I wrote in the About section of this blog that I would “do everything in my power–short of lying, cheating, and stealing–to pay down this debt in the next ten months.” Well, I don’t believe I’ve lied or cheated, but I’ve clearly stolen. I’m not proud of myself. I’m not going to stop right now, but I definitely won’t be using my flask after my debt is paid down. And I’ll tip extra.
Speaking of Netflix
Never in my life have I watched three seasons of any hour-long show in as little time as I’ve watched the first three seasons of Breaking Bad. Oh, my goodness. Now that is some solid, solid viewing pleasure.
Once again, questions of self-awareness loom large here: I don’t know if I like the darn show because it’s action-packed and something mind-blowing happens in every episode, or if it’s because I identify–on a certain level–with the protagonist, Walt. For the uninitiated, Breaking Bad is about a chemistry teacher who has a wife and a kid and is diagnosed with cancer. Without savings of any sort to leave behind to support his family in his seemingly-inevitable death, he cooks meth–but not just any meth. No, he cooks the purest of the pure, so pure that it carries a premium in the otherwise commoditized trade.
While Walt’s moral compass is clearly lacking calibration, a part of him can be forgiven due to the selflessness of it all. A certain element of this permission we grant him, however, is pressure-tested when he starts cooking on an even grander scale after he goes into remission.
Harvard grad flasking it up in the bars and sharing a Netflix account to pay off his student loans early vs. otherwise-upstanding chemistry highschool teacher cooking meth for personal gain. Shoot, sounds like AMC needs to add a show to their network. Call it Crimson Criminal or something cool like that.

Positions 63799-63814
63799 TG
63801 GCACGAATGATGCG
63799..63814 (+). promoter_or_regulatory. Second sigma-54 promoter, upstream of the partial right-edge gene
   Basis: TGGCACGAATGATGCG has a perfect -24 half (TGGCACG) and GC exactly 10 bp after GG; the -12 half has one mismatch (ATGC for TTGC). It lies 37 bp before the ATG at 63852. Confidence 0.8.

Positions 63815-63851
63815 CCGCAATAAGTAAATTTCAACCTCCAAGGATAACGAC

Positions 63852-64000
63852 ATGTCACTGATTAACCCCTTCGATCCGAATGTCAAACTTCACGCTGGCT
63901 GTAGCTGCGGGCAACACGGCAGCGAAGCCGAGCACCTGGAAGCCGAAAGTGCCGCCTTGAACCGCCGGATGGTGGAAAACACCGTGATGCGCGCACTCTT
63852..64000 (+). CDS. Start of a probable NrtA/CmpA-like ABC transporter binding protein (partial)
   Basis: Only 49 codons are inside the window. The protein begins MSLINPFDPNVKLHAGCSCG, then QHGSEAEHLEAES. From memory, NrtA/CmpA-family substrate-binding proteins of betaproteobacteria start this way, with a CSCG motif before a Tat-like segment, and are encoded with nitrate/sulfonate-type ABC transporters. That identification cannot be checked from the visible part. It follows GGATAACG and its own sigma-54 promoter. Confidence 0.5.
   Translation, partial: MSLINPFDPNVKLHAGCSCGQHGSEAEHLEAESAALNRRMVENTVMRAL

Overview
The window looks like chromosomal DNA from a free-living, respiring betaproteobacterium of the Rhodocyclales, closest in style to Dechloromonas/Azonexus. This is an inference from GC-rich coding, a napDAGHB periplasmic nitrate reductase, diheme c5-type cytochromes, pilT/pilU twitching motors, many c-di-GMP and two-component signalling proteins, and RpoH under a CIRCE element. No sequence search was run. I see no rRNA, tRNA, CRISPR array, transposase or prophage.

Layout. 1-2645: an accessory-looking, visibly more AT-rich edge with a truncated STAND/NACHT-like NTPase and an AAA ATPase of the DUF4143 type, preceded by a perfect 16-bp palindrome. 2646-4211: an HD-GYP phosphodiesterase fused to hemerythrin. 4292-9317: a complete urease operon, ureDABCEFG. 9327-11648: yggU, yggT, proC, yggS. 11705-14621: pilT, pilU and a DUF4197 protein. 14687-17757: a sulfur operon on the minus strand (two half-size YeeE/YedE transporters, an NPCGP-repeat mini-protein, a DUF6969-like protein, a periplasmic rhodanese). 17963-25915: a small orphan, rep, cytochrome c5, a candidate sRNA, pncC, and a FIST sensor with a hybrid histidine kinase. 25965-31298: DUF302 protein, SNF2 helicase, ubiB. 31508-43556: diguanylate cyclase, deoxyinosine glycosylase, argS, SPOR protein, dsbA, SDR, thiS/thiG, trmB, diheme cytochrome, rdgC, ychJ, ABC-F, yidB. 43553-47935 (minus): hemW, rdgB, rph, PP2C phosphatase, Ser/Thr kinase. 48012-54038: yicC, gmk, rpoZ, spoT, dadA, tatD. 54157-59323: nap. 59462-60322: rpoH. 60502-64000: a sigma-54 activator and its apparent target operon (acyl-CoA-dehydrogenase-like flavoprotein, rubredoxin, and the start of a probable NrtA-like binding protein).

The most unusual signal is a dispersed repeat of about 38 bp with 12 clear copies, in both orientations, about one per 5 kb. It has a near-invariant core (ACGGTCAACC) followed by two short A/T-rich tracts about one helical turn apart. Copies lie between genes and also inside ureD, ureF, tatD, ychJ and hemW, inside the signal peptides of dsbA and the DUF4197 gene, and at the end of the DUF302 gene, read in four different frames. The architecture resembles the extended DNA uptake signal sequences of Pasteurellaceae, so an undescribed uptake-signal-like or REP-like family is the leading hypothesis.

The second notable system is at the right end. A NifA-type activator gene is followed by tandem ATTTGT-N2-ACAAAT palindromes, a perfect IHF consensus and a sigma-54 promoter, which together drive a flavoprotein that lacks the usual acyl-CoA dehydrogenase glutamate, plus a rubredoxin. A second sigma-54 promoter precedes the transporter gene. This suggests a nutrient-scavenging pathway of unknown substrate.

I should probably take my name off the MBA Oath. Max, strike me from the record. I better call Saul.
My birthday was fun–my friends and I went to Kasbah, Hangar, and Haven on Saturday night. Good friends, good times.
My 28th birthday was a bit more of an affair: bar-hopping with 15 of my closest friends in a black stretched Hummer limo with a decent bar inside.
Did I have any less fun during this year than last? Not really, it was just a little more low-key. I was still with friends, and I actually had a greater appreciation of the free drinks this year than last. I’ve always been a grateful person, so when my friends bought me drinks last year, I was still very thankful and appreciative. But this year, those feelings were definitely amplified.
That being said, I’m really looking forward to when I can give again. They say that giving is better than receiving, and I have to agree.
The Positive Attitude
It’s amazing how easy it is to have a negative attitude after having one for six months or so. A positive mindset is a muscle like frugality. I’ve gotten pretty good at flexing my frugality muscle and it’s gotten extremely strong, but the muscle for my positive outlook on life? Sadly atrophied. However, I’ve become acutely aware of the tone and level of optimism in my thoughts and words lately, and I’ve already substantially changed up my mindset. I already feel a lot better, and I can feel people react positively to my positivity. It makes a huge difference. As my friend told me shortly after I posted Affirmation, “It’s amazing how contagious a positive attitude can be–only done by the courageous.” So true.
And on that note, I’ll end with a section that hopefully does not become a staple of this blog. This section is and will always be titled “Challenges and Setbacks.” I will briefly list things that are bothering me in my challenge to pay off $90k in ten months or setbacks I’ve experienced that threaten to impact my ten-month timeline. In an attempt to maintain a positive attitude, I won’t elaborate or dwell on them. I’ll acknowledge them, share them with you, try to focus on the positive, and move on.
Challenges and Setbacks
I got a call from the lawyer I retained to handle a ticket I got back in February 2010. He finally talked to the prosecutor who said he’ll dismiss the first moving violation (unsafe lane change) for $255 and let me take Defensive Driving ($20) to dismiss the second moving violation (speeding).
I really shouldn’t have shown off in front of my Porsche-driving boss (and a cop I didn’t even see) when I was on my motorcycle heading north on Mopac, three days after the end of the three-month suspension of my license for getting four moving violations in six month.
The Bright Side: At least the lawyer’s fees were paid back in February when I hired him. And it appears I’ve finally gotten over my speeding addiction. I haven’t been pulled over once since getting that ticket–I went from getting pulled over six times (a couple were warnings) in six months to not being pulled over in twelve months.